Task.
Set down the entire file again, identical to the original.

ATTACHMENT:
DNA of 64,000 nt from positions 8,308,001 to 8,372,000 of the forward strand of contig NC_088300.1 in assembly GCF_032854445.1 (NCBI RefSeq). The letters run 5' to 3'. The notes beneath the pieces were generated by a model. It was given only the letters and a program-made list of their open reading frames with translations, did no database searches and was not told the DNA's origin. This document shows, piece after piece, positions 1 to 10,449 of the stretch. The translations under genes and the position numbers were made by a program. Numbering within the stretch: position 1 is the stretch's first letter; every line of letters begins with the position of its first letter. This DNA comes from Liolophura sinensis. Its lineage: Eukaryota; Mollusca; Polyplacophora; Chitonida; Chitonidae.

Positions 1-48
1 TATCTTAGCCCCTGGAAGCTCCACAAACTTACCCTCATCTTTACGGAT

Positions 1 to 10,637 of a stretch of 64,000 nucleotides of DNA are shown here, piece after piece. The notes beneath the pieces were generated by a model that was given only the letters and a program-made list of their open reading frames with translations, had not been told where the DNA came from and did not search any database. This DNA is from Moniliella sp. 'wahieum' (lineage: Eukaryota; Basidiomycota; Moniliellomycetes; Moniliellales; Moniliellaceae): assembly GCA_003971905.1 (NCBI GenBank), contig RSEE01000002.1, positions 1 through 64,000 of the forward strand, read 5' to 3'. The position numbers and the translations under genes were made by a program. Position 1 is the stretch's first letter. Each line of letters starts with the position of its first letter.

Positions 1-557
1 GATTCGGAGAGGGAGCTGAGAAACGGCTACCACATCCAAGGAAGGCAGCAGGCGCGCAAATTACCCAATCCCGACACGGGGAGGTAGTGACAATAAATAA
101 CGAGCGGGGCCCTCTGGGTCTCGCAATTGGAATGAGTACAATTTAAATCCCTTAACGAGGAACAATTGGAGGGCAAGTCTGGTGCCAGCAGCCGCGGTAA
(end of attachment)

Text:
DNA of 64,000 nt from positions 8,308,001 to 8,372,000 of the forward strand of contig NC_088300.1 in assembly GCF_032854445.1 (NCBI RefSeq). The letters run 5' to 3'. The notes beneath the pieces were generated by a model. It was given only the letters and a program-made list of their open reading frames with translations, did no database searches and was not told the DNA's origin. This document shows, piece after piece, positions 1 to 10,449 of the stretch. The translations under genes and the position numbers were made by a program. Numbering within the stretch: position 1 is the stretch's first letter; every line of letters begins with the position of its first letter. This DNA comes from Liolophura sinensis. Its lineage: Eukaryota; Mollusca; Polyplacophora; Chitonida; Chitonidae.

Positions 1-48
1 TATCTTAGCCCCTGGAAGCTCCACAAACTTACCCTCATCTTTACGGAT

Positions 1 to 10,637 of a stretch of 64,000 nucleotides of DNA are shown here, piece after piece. The notes beneath the pieces were generated by a model that was given only the letters and a program-made list of their open reading frames with translations, had not been told where the DNA came from and did not search any database. This DNA is from Moniliella sp. 'wahieum' (lineage: Eukaryota; Basidiomycota; Moniliellomycetes; Moniliellales; Moniliellaceae): assembly GCA_003971905.1 (NCBI GenBank), contig RSEE01000002.1, positions 1 through 64,000 of the forward strand, read 5' to 3'. The position numbers and the translations under genes were made by a program. Position 1 is the stretch's first letter. Each line of letters starts with the position of its first letter.

Positions 1-557
1 GATTCGGAGAGGGAGCTGAGAAACGGCTACCACATCCAAGGAAGGCAGCAGGCGCGCAAATTACCCAATCCCGACACGGGGAGGTAGTGACAATAAATAA
101 CGAGCGGGGCCCTCTGGGTCTCGCAATTGGAATGAGTACAATTTAAATCCCTTAACGAGGAACAATTGGAGGGCAAGTCTGGTGCCAGCAGCCGCGGTAA